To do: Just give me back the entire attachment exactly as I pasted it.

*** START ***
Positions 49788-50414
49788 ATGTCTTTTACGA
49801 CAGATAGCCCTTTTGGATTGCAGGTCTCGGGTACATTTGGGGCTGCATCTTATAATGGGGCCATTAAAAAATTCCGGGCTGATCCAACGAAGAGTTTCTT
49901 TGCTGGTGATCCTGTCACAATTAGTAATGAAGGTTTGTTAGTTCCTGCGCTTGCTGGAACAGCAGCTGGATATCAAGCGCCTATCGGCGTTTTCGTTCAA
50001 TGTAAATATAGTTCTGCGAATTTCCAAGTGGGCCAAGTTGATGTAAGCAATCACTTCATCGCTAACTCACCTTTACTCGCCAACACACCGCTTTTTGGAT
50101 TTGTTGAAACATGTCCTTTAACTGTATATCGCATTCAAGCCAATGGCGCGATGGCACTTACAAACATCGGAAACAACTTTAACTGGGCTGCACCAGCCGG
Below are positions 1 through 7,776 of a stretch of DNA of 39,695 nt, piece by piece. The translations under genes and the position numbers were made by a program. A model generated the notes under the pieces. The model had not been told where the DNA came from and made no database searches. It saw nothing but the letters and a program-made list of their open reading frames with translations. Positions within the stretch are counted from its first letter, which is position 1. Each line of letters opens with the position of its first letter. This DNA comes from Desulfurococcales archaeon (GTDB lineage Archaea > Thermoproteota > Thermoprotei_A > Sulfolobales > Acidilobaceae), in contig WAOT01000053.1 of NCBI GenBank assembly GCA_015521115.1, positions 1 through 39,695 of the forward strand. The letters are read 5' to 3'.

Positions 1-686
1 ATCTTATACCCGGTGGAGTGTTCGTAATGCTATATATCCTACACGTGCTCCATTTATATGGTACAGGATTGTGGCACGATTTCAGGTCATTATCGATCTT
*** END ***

Positions 49788-50414
49788 ATGTCTTTTACGA
49801 CAGATAGCCCTTTTGGATTGCAGGTCTCGGGTACATTTGGGGCTGCATCTTATAATGGGGCCATTAAAAAATTCCGGGCTGATCCAACGAAGAGTTTCTT
49901 TGCTGGTGATCCTGTCACAATTAGTAATGAAGGTTTGTTAGTTCCTGCGCTTGCTGGAACAGCAGCTGGATATCAAGCGCCTATCGGCGTTTTCGTTCAA
50001 TGTAAATATAGTTCTGCGAATTTCCAAGTGGGCCAAGTTGATGTAAGCAATCACTTCATCGCTAACTCACCTTTACTCGCCAACACACCGCTTTTTGGAT
50101 TTGTTGAAACATGTCCTTTAACTGTATATCGCATTCAAGCCAATGGCGCGATGGCACTTACAAACATCGGAAACAACTTTAACTGGGCTGCACCAGCCGG
Below are positions 1 through 7,776 of a stretch of DNA of 39,695 nt, piece by piece. The translations under genes and the position numbers were made by a program. A model generated the notes under the pieces. The model had not been told where the DNA came from and made no database searches. It saw nothing but the letters and a program-made list of their open reading frames with translations. Positions within the stretch are counted from its first letter, which is position 1. Each line of letters opens with the position of its first letter. This DNA comes from Desulfurococcales archaeon (GTDB lineage Archaea > Thermoproteota > Thermoprotei_A > Sulfolobales > Acidilobaceae), in contig WAOT01000053.1 of NCBI GenBank assembly GCA_015521115.1, positions 1 through 39,695 of the forward strand. The letters are read 5' to 3'.

Positions 1-686
1 ATCTTATACCCGGTGGAGTGTTCGTAATGCTATATATCCTACACGTGCTCCATTTATATGGTACAGGATTGTGGCACGATTTCAGGTCATTATCGATCTT